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8 — Celebrating 60 Years
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Purchasing S5 worth of gasoline and a Big Gulp at the 7-Eleven is the norm in the ' 80s. In the " 20s, 7-Elevens. Texaco food marts and overfilled commuter parking lots were unheard of. Few students could afford a car. and the fastest way to downtown Lubbock (across College Avenue) was to flag down a friendly motorist. Even bicycles were a scarce commodity, students from the ■20s probably wouldn ' t know what to think about a campus bicycle cop. Those first students also might be awed by the Student Recreation Center, the law school, the Carol of Lights, the University Even after 60 years, Tech exes still consider Red Raider land the Tech Campus Center and salad bar. The passage of time has seen subtle evolu- tion. The Toreador, once the school news- paper, has become The University Daily. The Matadors now are called Red Raiders, and Tech basketball teams play in the " " Bub- ble " rather than in the Stock Judging Pavil- ion where the first men ' s basketball team played. Women athletes still play basketball and volleyball, but females no longer compete in such events as hiking and horseback riding. Volleyball players now wear shorts rather than dresses during competition. Not as subtly, costs have risen. The first dormitory rates for room and board were $22.50 a month. Students now can expect to pay as much as $1,400 a semester. Tech students once patiently stood inside Lubbock ' s Municipal Coliseum waiting to register. Now, students stand inside (and outside of) West Hall waiting to register for classes by computer. In theory, computer registration reduces foul-ups. headaches and long lines. But any student hearing the words. " The computers are down! " after standing in an adddrop line four hours may become a raving maniac. The Texab Tech campus becomes a glow when the switch is flipped in Decemberfor the well-known RHA- sponsored Carol of Lights. While preserving older, traditional architecture, the Tech campus also keeps up with modern, prac tical style. Celebrating 60 Years — 7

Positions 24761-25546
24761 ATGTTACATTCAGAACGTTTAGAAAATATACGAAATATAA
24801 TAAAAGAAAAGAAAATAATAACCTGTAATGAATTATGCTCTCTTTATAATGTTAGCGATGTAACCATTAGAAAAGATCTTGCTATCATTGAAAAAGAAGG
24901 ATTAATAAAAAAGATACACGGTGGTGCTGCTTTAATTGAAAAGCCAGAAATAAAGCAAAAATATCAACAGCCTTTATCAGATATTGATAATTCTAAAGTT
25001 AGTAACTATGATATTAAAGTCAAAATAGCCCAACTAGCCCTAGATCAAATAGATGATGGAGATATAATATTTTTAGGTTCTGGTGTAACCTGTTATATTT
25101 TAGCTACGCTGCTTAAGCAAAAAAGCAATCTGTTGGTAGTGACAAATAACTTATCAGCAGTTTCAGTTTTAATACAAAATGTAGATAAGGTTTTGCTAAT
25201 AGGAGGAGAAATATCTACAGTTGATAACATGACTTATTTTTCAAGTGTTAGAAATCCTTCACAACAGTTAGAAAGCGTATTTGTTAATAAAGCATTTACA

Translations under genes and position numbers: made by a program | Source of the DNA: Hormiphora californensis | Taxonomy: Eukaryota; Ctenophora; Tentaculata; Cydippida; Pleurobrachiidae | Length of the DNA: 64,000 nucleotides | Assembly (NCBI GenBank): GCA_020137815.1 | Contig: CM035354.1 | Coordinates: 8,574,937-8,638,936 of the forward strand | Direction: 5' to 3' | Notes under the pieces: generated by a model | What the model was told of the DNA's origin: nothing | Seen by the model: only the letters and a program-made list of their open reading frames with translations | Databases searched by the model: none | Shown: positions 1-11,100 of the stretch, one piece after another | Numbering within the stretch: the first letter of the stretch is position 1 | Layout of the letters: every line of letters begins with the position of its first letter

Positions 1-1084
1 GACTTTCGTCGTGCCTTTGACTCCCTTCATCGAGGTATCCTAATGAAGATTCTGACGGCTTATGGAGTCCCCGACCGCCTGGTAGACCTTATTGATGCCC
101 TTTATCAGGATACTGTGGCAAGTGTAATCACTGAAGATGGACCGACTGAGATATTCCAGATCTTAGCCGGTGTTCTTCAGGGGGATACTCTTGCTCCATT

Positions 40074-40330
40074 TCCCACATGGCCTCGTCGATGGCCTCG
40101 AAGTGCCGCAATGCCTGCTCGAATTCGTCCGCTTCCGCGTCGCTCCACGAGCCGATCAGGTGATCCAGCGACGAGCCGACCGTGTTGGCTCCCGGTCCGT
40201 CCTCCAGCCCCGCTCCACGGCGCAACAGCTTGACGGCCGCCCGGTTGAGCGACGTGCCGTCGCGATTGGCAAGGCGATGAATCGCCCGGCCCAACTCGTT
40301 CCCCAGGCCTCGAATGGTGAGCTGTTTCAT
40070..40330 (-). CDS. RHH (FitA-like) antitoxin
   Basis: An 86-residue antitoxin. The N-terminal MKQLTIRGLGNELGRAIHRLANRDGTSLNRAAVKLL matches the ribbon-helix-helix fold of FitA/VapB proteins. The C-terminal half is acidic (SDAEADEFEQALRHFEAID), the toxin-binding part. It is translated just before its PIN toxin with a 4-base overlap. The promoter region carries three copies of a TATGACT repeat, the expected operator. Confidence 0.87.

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Texas Tech and La Ventana Celebrate 60 years and - Still Going Strong Some things never change, though. From the start, Tech students have eaten, slept and dreamed Matador and Red Raider foot- ball — whether the team has posted a win- ning season or not. The 1925 Matadors had a 6-1-2 gridiron record. (Hey — Can those guys still suit up?) The first Tech football game ended in a 0-0 deadlock with McMurry College as " Archie " Archibald ' s perfect dropkick through the crossbars was a second too late. In 1984, though, Longhorn Jeff Ward ' s field goal was three seconds too soon as Tech fell to then-nationally ranked Texas. The traditional road trip began that first season. A group of students traveled by train to watch the Matadors play Howard Payne in Brownwood. The Matadors lost, and perhaps prophetically, a Toreador editorial lambasted students for lack of spirit. The football program has matured, and Texas Tech has grown up. It ' s a university often leading the way in Southwest Confer- ence athletics. It ' s a university represented by students from all 50 states and 97 foreign countries. But most important, it ' s a univer- sity catering to the student — whether that student is from Muleshoe or Iran, is rich or poor, or is Baptist or Jewish. Times have changed, and some former Tech students probably wouldn ' t know what to make of computers, video display terminals, Huey Lewis, Bruce Springsteen and MTV. Whoppers and Big Macs are stan- dard fare today, but students in the ■50s didn ' t know what a Taco Bell combination burrito was. Past students might gaze in wonder at a 300-plus-member Coin ' Band from Raiderland, a Masked Rider tearing madly around Jones Stadium on a majestic black horse or Saddle Tramps rolling out red carpet and wildly ringing cow bells. Tech and Lubbock haven ' t lost their West Texas flavor and friendliness. A small cot- ton town has blossomed into a city of 186,000 people, but Lubbockites and Tech students still display that homespun West Texas charm that characterized Texas Tech- nological College in the beginning. Lubbock is not Austin, Dallas or New Orleans, but Lubbock is unique. Where else can students dress for snow in the morning and 80-degree temperatures in the afternoon? Together, Lubbock and Tech offer di- versity — movies and plays, symphonies and rock concerts, the Canyon Lakes Raft Race and all-nighters in the Rec Center. Sixty years have seen drastic change and improvement, but Texas Tech University still is young. The future of the once small college on the plains looks nothing but bright. The University of Texas and Texas A M may thumb their noses at Tech. but Tech doesn ' t need to defend itself. Its im- pressive record quietly speaks for itself. — Camille Wheeler Celebrating 60 Years — 9
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